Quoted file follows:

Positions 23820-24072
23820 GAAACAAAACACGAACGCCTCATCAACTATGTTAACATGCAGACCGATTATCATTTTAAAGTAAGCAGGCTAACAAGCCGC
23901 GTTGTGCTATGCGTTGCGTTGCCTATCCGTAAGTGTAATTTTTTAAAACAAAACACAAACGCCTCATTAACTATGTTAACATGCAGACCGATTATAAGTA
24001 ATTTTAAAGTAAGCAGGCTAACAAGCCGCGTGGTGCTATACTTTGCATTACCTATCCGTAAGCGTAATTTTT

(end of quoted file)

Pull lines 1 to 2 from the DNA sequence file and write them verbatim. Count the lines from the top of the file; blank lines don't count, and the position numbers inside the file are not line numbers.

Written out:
Positions 23820-24072
23820 GAAACAAAACACGAACGCCTCATCAACTATGTTAACATGCAGACCGATTATCATTTTAAAGTAAGCAGGCTAACAAGCCGC